What interventions are effective in improving uptake and retention of HIV-positive pregnant and breastfeeding women and their infants in prevention of mother to child transmission care programmes in low-income and middle-income countries? A systematic review and meta-analysis

BMJ Open. 2019 Jul 29;9(7):e024907. doi: 10.1136/bmjopen-2018-024907.


Objective: This review was conducted to identify interventions effective in improving uptake and retention of HIV-positive mothers and their infants in prevention of mother to child transmission (PMTCT) services in low-income and middle-income countries (LMICs) in order to inform programme planning.

Methods: We conducted a systematic review of studies comparing usual care with any intervention to improve uptake and retention of HIV-positive pregnant or breastfeeding women and their children from birth to 2 years of age in PMTCT services in LMICs. Twenty-two electronic databases were searched from inception to 15 January 2018, for randomised, quasi-randomised and non-randomised controlled trials, and interrupted time series studies; reference lists of included articles were searched for relevant articles. Risk of bias was assessed using the Cochrane Effective Practice and Organisation of Care group criteria. Random-effects meta-analysis was conducted for studies reporting similar interventions and outcomes.

Results: We identified 29 837 articles, of which 18 studies were included in our review. Because of heterogeneity in interventions and outcome measures, only one meta-analysis of two studies and one outcome was conducted; we found a statistically significant increase in antiretroviral therapy (ART) use during pregnancy for integration of HIV and antenatal care relative to standard non-integrated care (pooled AOR=2.69; 95% CI 1.25 to 5.78, p=0.0113). The remaining studies assessing other patient, provider or health system interventions were synthesised narratively, with small effects seen across intervention categories for both maternal and infant PMTCT outcomes based predominately on evidence with moderate to high risk of bias.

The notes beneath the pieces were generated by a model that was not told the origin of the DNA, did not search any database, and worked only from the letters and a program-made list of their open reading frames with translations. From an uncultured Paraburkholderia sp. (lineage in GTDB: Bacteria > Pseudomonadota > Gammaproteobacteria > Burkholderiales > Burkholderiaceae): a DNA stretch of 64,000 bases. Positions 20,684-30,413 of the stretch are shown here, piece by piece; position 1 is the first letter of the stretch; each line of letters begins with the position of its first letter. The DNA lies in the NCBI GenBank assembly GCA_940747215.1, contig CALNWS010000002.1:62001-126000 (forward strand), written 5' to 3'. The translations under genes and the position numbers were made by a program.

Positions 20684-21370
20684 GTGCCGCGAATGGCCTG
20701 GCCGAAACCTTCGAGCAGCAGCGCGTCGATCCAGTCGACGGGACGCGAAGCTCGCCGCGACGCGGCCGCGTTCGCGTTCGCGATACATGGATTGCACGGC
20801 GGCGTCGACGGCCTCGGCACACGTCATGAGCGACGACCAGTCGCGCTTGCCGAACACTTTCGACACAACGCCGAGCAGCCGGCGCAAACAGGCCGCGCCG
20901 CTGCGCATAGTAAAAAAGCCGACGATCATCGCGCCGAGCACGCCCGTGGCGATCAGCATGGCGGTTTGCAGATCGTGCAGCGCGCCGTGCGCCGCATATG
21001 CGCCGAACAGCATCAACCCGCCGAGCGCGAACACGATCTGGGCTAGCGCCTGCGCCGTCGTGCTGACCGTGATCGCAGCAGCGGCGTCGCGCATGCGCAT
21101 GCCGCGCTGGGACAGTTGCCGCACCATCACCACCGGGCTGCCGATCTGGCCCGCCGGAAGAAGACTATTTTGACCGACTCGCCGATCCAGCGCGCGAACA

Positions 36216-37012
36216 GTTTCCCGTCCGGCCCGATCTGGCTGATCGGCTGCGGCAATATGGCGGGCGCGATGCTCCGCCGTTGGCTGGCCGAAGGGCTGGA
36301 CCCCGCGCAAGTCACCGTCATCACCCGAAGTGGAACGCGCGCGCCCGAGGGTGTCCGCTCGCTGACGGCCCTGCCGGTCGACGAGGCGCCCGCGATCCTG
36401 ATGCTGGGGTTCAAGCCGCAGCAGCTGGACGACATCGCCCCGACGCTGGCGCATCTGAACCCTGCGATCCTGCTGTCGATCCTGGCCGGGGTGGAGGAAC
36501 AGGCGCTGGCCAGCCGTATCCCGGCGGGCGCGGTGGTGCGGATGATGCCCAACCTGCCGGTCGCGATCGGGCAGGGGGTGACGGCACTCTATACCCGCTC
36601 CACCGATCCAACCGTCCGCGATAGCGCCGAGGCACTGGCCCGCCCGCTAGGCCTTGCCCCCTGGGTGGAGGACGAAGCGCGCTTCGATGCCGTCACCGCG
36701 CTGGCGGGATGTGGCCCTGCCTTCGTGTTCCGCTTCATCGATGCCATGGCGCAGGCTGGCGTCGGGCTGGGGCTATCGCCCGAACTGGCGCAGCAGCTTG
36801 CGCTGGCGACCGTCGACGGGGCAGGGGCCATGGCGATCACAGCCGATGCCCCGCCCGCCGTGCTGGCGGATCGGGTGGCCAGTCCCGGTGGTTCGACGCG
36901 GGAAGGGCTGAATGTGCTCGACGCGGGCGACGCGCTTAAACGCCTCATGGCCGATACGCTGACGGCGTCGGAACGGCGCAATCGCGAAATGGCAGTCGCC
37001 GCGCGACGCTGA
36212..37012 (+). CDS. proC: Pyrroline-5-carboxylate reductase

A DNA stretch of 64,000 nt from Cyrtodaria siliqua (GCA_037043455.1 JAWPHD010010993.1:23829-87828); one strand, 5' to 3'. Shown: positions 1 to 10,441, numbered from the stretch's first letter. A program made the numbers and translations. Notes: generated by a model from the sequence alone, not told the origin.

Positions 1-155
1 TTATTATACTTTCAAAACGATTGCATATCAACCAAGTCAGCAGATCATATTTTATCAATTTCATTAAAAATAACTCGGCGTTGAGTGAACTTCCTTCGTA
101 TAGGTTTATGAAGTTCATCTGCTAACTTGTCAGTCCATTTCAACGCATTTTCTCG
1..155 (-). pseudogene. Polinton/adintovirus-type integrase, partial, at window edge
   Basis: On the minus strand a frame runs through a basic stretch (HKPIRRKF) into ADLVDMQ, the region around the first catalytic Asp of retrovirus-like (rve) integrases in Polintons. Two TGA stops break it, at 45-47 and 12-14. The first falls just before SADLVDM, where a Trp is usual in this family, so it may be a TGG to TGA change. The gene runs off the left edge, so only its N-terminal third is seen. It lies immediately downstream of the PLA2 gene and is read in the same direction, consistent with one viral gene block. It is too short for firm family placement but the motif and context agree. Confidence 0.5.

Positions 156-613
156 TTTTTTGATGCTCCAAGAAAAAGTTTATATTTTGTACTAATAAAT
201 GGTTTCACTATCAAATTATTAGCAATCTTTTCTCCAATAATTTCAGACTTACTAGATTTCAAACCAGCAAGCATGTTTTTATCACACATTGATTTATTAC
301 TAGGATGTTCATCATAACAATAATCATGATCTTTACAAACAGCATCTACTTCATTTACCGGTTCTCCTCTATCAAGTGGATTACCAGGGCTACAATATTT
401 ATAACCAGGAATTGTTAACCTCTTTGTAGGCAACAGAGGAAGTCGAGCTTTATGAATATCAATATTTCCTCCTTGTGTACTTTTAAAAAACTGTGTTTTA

Conclusions: Evidence on the effectiveness of interventions to improve uptake and retention of mothers and infants in PMTCT care is lacking. Our findings suggest that integration of HIV and antenatal care may improve ART use during pregnancy. Future studies to replicate promising approaches are needed. Improved reporting of key methodological criteria will facilitate interpretation of findings and improve the utility of evidence to PMTCT programme planners.

Prospero registration number: CRD42015020829.

Keywords: HIV; interventions; prevention of mother to child transmission; retention; uptake.

Publication types

  • Meta-Analysis
  • Research Support, N.I.H., Extramural
  • Research Support, Non-U.S. Gov't
  • Systematic Review

MeSH terms

  • Anti-HIV Agents / therapeutic use*
  • Breast Feeding*
  • Developing Countries
  • Female
  • HIV Infections / drug therapy*
  • Humans
  • Infant
  • Infectious Disease Transmission, Vertical / prevention & control*
  • Poverty
  • Pregnancy
  • Pregnancy Complications, Infectious / drug therapy*
  • Randomized Controlled Trials as Topic


  • Anti-HIV Agents